Schools Could Get Antidote To Overdoses
Medicine cabinets at Florida schools could get a new addition: an antidote for people who overdose on opioids such as heroin.
A bill that will be considered Tuesday by the Senate Education Committee would allow schools to purchase naloxone, a drug that can be injected or sprayed nasally to revive people who are not breathing.
Under the proposal (SB 120), filed by Sen. Jason Pizzo, D-North Miami Beach, all Florida public schools would have the option to purchase the drug “for use in the event a student has an opioid overdose.”
Schools would be allowed to enter into an agreement with a wholesale distributor or manufacturer to ensure they are getting naloxone at “fair-market, free, or reduced prices.”
The bill would require the drug to be kept in secure locations on campuses. And before school employees could administer the drug, they would have to be trained to recognize an opioid overdose and follow a protocol developed by a physician.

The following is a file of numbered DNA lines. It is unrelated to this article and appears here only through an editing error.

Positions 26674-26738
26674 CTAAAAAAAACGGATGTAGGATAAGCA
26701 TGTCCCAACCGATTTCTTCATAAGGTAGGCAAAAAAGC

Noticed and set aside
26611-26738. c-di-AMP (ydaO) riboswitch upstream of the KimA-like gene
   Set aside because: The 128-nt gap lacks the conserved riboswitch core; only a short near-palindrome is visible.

If trained school employees administer the drug because they believe a student is overdosing, and an injury results, the bill says school districts and employees would not be held liable.
An exception would be if the employees’ actions are “willful and wanton.” The bill is filed for the 2020 legislative session, which starts Jan. 14. Rep. Joe Geller, D-Aventura, has filed an identical bill (HB 331) in the House.
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